Some of the most compelling reports of ghostly activity in the Poe House come from 1968, when rioting broke out in many cities after the assassination of Dr. Martin Luther King, Jr. All electrical power on North Amity Street and the surrounding area was out, yet concerned neighbors summoned police when they spotted strange, flickering lights in Poe House. Unable to enter the house because they had no key, and–so they said–unwilling to break the door down lest they open the house to looters, officers waited until morning, when a tour guide arrived, to go in. A search found no evidence that anyone had been in the house at all during those dark hours.
That occurrence may be at the root of a report from the 1980s, when no less august a publication than the New York Times claimed that gang members in the area were being scared out of vandalizing the house by the ghost of Poe himself, whom the gang members referred to as “Mr. Eddie”.
But there have been other occurrences–so many that curator Jeff Jerome has on occasion been accused of putting about stories of hauntings to boost the tourist trade, although many of the events predate his tenure, which began in the 1970s.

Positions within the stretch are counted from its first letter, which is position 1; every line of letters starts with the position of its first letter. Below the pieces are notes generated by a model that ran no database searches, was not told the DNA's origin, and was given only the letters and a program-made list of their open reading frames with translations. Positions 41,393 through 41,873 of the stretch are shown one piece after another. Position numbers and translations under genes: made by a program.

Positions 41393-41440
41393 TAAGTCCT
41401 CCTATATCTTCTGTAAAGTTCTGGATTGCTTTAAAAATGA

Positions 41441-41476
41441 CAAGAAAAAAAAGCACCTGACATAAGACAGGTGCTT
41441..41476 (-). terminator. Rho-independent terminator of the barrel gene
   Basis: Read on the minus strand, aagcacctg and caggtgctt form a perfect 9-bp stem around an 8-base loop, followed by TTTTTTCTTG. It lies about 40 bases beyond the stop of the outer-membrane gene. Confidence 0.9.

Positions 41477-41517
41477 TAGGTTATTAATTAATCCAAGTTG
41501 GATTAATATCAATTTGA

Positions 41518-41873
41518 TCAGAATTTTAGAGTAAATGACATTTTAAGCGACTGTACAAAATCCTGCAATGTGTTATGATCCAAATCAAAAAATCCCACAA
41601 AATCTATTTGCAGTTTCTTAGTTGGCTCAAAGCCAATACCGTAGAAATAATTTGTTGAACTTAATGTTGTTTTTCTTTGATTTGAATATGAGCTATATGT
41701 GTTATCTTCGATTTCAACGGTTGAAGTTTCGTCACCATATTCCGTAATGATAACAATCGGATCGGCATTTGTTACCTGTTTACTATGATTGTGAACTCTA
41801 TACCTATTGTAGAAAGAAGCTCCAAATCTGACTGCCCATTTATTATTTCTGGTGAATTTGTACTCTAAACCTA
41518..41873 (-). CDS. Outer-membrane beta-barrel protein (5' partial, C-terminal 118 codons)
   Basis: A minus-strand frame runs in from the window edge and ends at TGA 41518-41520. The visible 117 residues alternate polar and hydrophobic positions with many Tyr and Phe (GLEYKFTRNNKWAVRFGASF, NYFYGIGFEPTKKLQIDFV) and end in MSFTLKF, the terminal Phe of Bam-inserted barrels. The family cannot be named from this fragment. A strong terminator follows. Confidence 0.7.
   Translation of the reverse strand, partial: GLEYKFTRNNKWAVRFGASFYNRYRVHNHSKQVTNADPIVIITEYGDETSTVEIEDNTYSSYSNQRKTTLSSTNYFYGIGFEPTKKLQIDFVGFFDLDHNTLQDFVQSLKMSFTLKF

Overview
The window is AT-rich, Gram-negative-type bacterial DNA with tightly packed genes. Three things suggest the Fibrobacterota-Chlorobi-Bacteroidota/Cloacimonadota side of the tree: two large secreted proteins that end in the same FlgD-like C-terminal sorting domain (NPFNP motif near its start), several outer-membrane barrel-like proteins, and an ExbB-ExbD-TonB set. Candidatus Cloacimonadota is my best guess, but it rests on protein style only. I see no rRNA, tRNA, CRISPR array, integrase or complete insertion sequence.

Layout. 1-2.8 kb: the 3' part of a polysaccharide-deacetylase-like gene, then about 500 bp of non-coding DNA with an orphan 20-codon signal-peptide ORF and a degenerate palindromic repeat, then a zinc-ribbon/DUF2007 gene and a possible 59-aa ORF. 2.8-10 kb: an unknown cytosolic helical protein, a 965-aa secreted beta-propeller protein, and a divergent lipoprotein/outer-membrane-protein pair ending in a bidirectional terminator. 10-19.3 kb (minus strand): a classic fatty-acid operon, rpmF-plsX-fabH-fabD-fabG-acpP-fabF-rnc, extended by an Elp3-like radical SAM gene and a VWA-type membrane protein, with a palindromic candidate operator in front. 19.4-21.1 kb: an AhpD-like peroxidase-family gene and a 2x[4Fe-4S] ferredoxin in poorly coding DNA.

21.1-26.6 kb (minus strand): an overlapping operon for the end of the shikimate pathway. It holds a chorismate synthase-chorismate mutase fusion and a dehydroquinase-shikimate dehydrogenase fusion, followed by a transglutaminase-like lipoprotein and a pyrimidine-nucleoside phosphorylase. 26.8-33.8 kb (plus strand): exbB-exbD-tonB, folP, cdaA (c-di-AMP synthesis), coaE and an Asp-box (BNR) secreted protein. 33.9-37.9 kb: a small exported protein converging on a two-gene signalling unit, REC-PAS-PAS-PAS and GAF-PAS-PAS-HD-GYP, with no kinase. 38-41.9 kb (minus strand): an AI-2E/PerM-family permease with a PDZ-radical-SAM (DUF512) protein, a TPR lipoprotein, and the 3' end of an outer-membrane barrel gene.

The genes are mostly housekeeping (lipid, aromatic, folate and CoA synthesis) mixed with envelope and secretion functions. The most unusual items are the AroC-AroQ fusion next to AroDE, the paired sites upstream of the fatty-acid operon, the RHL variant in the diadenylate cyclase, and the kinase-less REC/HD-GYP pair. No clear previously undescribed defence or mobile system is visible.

During the 1960s, long before the flickering lights incident, tourists complained of being tapped on the shoulder by some unseen being. These taps were, without exception, reported from the bedroom that had been Elizabeth Poe’s.
In 1980, during a seance in the house sponsored by a local radio station, one pair of psychics–man and wife–complained to Jerome that he had promised “no tricks”–but they had heard voices and movement from Poe’s attic room while they were in the grandmother’s bedroom; investigation proved that no one living had been up there that night.
Psychics have also reported the presence of a heavyset elderly woman with gray hair–presumably the shade of Elizabeth Poe–in the back bedroom. After Mrs. Poe’s death, young Virginia lived in that room until she, her mother and Poe moved.